PowerPoint supports the playback of video with multiple audio tracks. It also supports closed captions and subtitles that are embedded in video files.

The closed-captioning feature in PowerPoint 2016 is only available for Office 2016 Click-to-Run installations; MSI-based installations don't have the closed-captioning feature.

  1. Open an Office 2016 application.

  2. On the File menu, select Account.

  3. For Office 2016 Click-to-Run installations, you'll have an Update Options button.

    MSI-based installations don't have an Update Options button. You'll only see the About <application name> button.

    Click-to-run installations have an Update Options button on the Account page. MSI-based installations don't have this button.

Let's say you have a PowerPoint slide that you've added a video to. If that video has any of the following things in it, then an Audio and Subtitles icon appears on the play bar of the video in Slide Show:

  • Multiple audio tracks (in a supported format)

  • Embedded closed captions (in a supported video format)

  • Embedded subtitles (in a supported video format)

Turn on closed captions or subtitles by using the keyboard

  1. Press the Tab key repeatedly until the focus is on the video.

  2. Press Alt+J (on Windows) or Option+J (on Mac or iOS) to show the Audio and Subtitles menu.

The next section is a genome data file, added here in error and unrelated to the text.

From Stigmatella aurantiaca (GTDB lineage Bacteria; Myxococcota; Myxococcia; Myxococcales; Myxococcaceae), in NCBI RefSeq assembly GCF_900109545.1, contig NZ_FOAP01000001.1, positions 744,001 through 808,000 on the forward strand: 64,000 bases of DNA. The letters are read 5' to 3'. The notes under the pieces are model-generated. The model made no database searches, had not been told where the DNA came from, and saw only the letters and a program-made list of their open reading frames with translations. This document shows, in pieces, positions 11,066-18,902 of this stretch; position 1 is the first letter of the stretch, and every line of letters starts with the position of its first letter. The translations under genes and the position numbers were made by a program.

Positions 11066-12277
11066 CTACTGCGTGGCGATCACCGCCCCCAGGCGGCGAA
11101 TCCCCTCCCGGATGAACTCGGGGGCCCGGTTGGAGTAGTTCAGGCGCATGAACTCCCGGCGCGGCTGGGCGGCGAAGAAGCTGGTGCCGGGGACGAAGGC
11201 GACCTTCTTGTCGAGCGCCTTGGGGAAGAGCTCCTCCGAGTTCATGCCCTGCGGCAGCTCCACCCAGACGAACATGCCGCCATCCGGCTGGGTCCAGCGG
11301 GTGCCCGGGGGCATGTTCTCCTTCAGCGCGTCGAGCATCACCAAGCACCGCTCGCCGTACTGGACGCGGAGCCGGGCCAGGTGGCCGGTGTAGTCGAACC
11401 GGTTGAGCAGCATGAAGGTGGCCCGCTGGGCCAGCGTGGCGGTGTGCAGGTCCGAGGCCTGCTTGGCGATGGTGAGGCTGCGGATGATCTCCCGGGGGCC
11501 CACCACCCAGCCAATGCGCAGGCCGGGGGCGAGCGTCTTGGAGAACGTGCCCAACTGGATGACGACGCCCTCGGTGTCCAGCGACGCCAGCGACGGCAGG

3. Press the arrow keys to place the focus on the track you want to use.

  4. Press Enter to select the track.

You can click the icon (Audio and Subtitles menu for PowerPoint videos for Windows, Audio and Subtitles menu for PowerPoint videos for Mac) to see the list of available tracks, captions, or subtitles, and then click the name of one you want to use.

In PowerPoint 2016, playback of closed captions and subtitles is only supported on Windows 10 and above.  In PowerPoint 2016, playback of alternate audio tracks is supported on Windows 8.1 and above.

Videos that have captions, subtitles, or multiple audio tracks

Closed captions and subtitles are words that display on top of the video as it is playing. They are used by people that are deaf or hard of hearing, people that do not understand the language used in the video or are learning the language, and in situations where the volume on the audio must be turned down. The person viewing the video can choose whether to show the closed captions or subtitles.

  • Subtitles typically contain only a transcription (or translation) of the dialogue.

  • Closed captions typically also describe audio cues such as music or sound effects that occur off-screen.

Some videos include additional audio tracks that include video descriptions, director’s commentary, or other languages. Video description means audio-narrated descriptions of a video's key visual elements. These descriptions are inserted into natural pauses in the program's dialogue. Video description makes video more accessible to individuals who are blind or visually impaired.

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